Accutane Side Effects – The Other Side Of The Story

By Seppo | Acne drugs


Accutane is to the holistic acne treatment folk what Monsanto is the organic folk: pure unadulterated evil that can do no good. The drug is universally demonized in the natural health community, and hot on the heels are lawyers eager to scare people into signing up for a class action law suits.

It is said that truth is the first casualty in every war. It’s certainly true in the war the natural health folk and lawyers have declared on Accutane. In the midst of all the fear-mongering, nobody presents rational, balanced and science-based discussion of the risks and benefits of Accutane. So I took it upon myself do just that.

I knew I had to write this post when a reader posted the following comment on another post where I talked about a study showing new side effects from Accutane.

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Here’s the comment she posted.

Hi! :) i read your acne history and noticed that you have taken accutane. I have a couple of questions on my mind and hopefully you have time to answer, i’d really appreciate it because I too have taken accutane and now i’m kinda scared of having done damage to my body. How old were you when you took accutane and how old are you now? Have you been healthy since taking it? based on your knowledge, do you think that accutane can cause any kind of long term damage or premature aging?( there are so many people on the internet speculating that) and don’t all medications cause at least some oxidative stress? and have you run into any studies about if accutane inhibits cellular proliferation even after discontinuation of treatment? and does accutane really destroy water holding molecules in the body?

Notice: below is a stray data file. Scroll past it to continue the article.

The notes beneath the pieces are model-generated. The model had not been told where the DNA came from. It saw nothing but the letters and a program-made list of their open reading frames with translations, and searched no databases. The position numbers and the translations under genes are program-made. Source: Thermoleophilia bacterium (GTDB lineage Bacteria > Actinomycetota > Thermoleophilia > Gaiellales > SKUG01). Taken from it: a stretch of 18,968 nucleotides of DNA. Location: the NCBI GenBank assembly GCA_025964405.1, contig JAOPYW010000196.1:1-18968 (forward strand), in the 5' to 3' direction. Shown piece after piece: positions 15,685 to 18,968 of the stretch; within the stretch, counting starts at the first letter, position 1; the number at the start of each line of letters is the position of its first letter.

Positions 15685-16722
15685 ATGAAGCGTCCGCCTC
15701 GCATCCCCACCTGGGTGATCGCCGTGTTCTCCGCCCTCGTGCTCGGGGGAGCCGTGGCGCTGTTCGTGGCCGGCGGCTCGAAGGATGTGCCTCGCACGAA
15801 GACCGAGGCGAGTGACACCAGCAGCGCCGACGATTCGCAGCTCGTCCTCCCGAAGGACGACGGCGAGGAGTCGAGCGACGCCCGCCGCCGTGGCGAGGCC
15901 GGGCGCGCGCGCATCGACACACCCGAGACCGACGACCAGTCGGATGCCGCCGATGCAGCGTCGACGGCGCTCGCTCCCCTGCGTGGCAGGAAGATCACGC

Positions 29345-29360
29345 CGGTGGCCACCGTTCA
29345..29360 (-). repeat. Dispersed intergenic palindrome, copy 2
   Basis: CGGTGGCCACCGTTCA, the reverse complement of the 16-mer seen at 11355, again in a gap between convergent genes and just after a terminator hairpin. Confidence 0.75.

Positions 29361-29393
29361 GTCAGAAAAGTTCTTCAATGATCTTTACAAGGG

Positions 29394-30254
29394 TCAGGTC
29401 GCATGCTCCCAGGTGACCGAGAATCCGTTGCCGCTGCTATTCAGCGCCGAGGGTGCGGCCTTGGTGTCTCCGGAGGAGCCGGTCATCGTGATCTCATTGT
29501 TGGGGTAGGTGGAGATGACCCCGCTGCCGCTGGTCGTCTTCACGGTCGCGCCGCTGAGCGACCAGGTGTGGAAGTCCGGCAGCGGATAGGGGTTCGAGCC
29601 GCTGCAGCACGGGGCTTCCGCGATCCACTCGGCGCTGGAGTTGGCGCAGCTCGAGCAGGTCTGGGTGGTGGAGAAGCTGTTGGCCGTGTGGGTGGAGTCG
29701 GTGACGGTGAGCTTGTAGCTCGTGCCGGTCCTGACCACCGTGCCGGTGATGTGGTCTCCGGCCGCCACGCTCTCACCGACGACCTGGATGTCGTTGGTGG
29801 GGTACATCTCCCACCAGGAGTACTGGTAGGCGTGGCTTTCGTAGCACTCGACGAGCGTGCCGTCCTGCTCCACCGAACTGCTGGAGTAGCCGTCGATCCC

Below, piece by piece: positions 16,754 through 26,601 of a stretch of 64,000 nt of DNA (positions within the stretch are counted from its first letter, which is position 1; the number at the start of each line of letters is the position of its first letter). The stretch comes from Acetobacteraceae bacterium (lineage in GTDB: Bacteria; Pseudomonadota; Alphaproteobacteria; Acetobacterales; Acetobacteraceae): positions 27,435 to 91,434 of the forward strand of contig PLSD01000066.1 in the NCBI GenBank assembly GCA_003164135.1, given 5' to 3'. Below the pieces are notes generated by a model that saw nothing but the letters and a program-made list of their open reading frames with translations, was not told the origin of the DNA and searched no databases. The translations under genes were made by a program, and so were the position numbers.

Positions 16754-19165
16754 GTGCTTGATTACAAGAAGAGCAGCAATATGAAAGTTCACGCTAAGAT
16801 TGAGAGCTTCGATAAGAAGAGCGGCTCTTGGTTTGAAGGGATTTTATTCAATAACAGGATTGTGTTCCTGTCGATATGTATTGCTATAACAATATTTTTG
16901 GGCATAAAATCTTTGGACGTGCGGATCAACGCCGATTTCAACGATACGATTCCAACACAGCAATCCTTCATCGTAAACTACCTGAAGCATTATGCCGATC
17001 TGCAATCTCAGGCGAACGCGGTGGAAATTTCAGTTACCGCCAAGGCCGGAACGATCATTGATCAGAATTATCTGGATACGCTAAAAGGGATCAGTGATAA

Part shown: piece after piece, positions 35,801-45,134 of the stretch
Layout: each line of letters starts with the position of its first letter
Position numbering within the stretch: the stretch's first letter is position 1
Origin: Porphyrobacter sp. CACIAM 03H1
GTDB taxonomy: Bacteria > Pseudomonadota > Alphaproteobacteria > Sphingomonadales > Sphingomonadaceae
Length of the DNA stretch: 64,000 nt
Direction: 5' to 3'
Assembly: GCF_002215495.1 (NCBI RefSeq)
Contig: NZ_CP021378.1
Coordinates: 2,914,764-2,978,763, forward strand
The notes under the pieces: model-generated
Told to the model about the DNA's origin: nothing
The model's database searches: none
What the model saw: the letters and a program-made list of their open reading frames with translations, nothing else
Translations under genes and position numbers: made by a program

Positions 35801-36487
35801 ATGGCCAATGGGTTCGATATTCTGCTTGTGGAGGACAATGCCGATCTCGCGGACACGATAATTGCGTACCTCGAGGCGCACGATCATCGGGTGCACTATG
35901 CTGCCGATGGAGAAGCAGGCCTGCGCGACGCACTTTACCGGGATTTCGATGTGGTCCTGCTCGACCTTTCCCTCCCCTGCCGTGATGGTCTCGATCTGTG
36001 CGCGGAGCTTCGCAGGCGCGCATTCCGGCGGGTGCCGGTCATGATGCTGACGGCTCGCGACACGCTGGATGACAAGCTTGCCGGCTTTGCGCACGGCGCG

I’m going to answer all the questions she asked, but before that I want to put all the Accutane injury stories and fear-mongering into perspective.

Are Accutane injury stories the result of a logical fallacy?

If you’ve researched Accutane you’ve no doubt read stories of people claiming to be injured by Accutane. I suggest you take them with a grain of salt. Here’s why.

We humans have a strong need to make sense and feel in control of our lives. We absolutely abhor the notion we are not in control. So when something bad happens, we demand to know how and why it happened. We need to know the cause and who to blame. We demand to be in control, even if it’s only illusionary.

But nature is inherently random. When a predator kills a prey, there’s no grand design or intention involved. The predator was hungry and the prey was in the wrong place in the wrong time. Virus infecting a person is not driven by a grand design, it merely exploits an opportunity.

People born with genetic abnormalities do so because of randomness inherent in multiplication of genes. Those mutations drive the evolution of all life on earth. Some mutations are beneficial, the vast majority are not. It sucks to be born with harmful mutations, but since life itself depends on mutations, the process goes on. Nature is a cruel mistress, indifferent to the plights of any individual.

This inherent randomness in life doesn’t play well with our need to understand and be in control. Interesting side note: pretty much the entire alternative medicine field is built on peddling the illusion that we have more control over our health than we actually do.

We frequently torture logic and reason while trying to make sense of the world. One of the most common logical fallacies we commit is the post hoc, ergo propter hoc (Latin: “after this, therefore because of this”) fallacy. When B happens after A, we assume that A causes B – simply because it happened after A.